Why we love it: Chilled and ambient, ‘Redeemed’ is a skillful piece of electronica, quivering breakbeats and a tapestry of instrumentals is pierced by Alexander’s speckled vocoding voice, which taps into a meditative sense of revival, floating somewhere in between James blake and Good iver, there is an inventive spirit at the heart of cln. Callan Alexander is the man behind the cln project, ‘REDEEMED’ was a song he was going to send to someone else but in the end he found out he just couldn’t let go …

“Lately I’ve been focusing on creating music for other artists. I do a lot of music that doesn’t quite fit this project and I have a backlog of songs on my hard drives that I would rather release to the world somehow. I sent in a lot of beats and ideas and made music in genres that I wouldn’t usually venture into. It was a lot of fun and it took me out of my comfort zone, which is always good. This song was originally intended for another artist, but I liked the instrumental so much that I couldn’t part with it. I’m a big fan of mixing orchestral layers like brass and organs with synthesizers and vocoders. I recorded the vocal tracks on the original demo overnight and that was about it. (Bill Cummings)

Makthavdrskan – This time

Why we love it:
Swedish collective Makthaverskan returned earlier this month with a fourth feature film, For Allting. The first single from the album, ‘This time’ is an epic cinematic track that’s ripped apart with big guitar hooks, big screen drumming and huge choruses led by singer Maja Milner, who captures the moment on this great-hearted single. (Bill Cummings)

Aderyn – Scotty

Why we love it: The exciting South Wales artist Aderyn returns with her debut release on Phwoar & Peace. “Scotty” draws on a playful strumming and catchy melody and sung chorus that overlaps a sparkling guitar lick, bringing together a Star Trek reference alongside a heartache tale. “Scotty” is another addicting guitar-pop single, it vividly shows how Aderyn grew as a songwriter. She has a good sense of humor too, watch the video below.

I was actually drunk when I wrote this song, which probably explains the mix of brutal honesty and Star Trek references in the lyrics. I came home from the pub and picked up my guitar and all these feelings started to flow.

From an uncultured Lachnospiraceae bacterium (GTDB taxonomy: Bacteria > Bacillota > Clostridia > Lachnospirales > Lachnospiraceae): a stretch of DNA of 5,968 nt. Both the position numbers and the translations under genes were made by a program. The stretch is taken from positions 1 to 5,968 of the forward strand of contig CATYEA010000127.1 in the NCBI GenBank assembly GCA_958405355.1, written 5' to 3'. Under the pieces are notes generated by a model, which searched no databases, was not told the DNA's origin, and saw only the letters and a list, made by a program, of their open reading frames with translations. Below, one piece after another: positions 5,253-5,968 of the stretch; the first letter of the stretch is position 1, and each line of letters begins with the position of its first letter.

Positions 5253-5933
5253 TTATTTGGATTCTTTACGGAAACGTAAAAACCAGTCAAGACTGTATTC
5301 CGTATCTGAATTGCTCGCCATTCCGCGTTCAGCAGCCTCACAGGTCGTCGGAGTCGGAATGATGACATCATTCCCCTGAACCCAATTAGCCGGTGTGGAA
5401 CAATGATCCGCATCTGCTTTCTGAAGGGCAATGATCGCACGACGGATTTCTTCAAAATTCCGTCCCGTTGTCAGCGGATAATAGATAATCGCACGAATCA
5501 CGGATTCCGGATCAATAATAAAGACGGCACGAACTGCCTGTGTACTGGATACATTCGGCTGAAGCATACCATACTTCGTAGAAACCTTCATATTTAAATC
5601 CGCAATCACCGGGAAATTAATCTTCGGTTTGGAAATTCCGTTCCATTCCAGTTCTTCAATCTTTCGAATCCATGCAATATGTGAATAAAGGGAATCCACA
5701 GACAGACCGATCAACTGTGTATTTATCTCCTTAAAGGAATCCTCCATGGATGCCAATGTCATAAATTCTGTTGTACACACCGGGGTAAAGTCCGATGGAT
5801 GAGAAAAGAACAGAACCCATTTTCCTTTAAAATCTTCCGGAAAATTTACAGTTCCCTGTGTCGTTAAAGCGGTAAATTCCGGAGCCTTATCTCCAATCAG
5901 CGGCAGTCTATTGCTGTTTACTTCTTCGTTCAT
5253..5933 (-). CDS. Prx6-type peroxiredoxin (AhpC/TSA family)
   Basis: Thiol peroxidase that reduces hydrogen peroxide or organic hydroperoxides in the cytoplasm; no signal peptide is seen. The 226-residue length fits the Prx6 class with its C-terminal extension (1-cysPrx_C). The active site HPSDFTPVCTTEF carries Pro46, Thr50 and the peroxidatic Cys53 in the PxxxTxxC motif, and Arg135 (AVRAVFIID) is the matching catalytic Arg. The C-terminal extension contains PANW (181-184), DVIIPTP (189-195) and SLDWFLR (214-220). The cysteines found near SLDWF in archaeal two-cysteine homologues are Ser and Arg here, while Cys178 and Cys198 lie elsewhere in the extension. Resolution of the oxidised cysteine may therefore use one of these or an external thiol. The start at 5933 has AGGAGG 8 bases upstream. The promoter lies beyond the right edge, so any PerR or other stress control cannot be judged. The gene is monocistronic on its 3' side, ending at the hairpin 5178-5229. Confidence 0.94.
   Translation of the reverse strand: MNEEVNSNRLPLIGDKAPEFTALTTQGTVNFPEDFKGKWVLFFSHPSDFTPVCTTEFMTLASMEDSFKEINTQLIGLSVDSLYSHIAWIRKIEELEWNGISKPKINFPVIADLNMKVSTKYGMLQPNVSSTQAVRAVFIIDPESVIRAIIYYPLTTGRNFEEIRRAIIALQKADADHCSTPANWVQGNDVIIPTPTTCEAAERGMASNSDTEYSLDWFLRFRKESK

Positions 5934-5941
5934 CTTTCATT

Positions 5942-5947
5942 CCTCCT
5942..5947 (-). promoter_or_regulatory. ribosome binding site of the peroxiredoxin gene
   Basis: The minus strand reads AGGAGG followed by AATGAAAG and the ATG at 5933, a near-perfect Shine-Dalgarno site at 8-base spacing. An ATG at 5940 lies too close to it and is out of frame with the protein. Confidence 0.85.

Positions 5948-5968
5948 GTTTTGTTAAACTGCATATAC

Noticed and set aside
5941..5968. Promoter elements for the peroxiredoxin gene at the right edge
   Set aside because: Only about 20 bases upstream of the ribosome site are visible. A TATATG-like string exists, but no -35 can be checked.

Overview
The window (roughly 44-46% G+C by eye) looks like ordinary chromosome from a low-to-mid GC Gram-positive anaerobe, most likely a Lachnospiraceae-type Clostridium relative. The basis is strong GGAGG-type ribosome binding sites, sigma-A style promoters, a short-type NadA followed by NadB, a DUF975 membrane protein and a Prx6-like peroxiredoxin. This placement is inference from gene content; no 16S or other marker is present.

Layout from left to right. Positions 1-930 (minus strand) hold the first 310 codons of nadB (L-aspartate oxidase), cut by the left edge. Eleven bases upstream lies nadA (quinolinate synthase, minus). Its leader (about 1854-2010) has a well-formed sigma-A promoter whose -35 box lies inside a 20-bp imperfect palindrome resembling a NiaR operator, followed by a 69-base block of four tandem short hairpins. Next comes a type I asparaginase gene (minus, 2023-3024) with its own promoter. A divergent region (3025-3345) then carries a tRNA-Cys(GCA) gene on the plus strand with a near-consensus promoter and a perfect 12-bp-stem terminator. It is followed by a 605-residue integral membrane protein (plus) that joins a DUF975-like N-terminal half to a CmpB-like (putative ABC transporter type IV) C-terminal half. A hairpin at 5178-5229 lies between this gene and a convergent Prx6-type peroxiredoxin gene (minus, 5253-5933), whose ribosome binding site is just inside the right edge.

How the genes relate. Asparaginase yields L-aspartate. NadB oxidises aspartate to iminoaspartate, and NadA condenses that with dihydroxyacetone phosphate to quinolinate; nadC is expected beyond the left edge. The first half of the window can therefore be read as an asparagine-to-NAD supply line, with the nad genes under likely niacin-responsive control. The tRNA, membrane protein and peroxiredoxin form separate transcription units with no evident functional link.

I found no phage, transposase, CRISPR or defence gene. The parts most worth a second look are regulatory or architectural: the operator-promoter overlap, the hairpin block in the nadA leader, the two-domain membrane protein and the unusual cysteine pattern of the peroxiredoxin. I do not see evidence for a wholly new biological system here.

This song is about the “Eternal Sunshine of the Flawless Spirit” feeling of wanting to erase someone from your memory because sometimes life gets so messy that you can’t find another way to forget someone. The tempo quickens in the choruses, and that’s when the drums and soaring guitars come into play “- Aderyn

Hana Lili – Stay

Why we love it: Welsh-born and based in London, Hana Lili released her first single “Stay” earlier this year. Entirely
Self-written and produced, ‘Stay’ is turned through confessional lyrics over a sparse bedroom pop production filled with a gradually unfolding keyboard motif. This earworm tune has addictive intimacy as Lili sings into your ear about a connection that is fading (“Every time you push, I walk away / because I don’t want you to stay”) which echoes the more downtempo moments of Billie Elishwork or Holly Humberstone. The track is taken from Hana’s EP, written and recorded at home during the first lockdown, and is accompanied by a lo-fi video that shows Hana playing the song on the shore, as the sky turns purple and the sun is setting behind her.

I tend to turn to writing songs about personal situations that arise in my life. “Staying” comes from a place of vulnerability and the need to be completely honest, something I find difficult to do in real life conversations. As an artist, the confinement allowed me to get back to basics, just writing songs and immersing myself in the purity of the process. Not having to focus on anything else associated with music helped me discover the songs I wanted to create and produce. (Bill Cummings)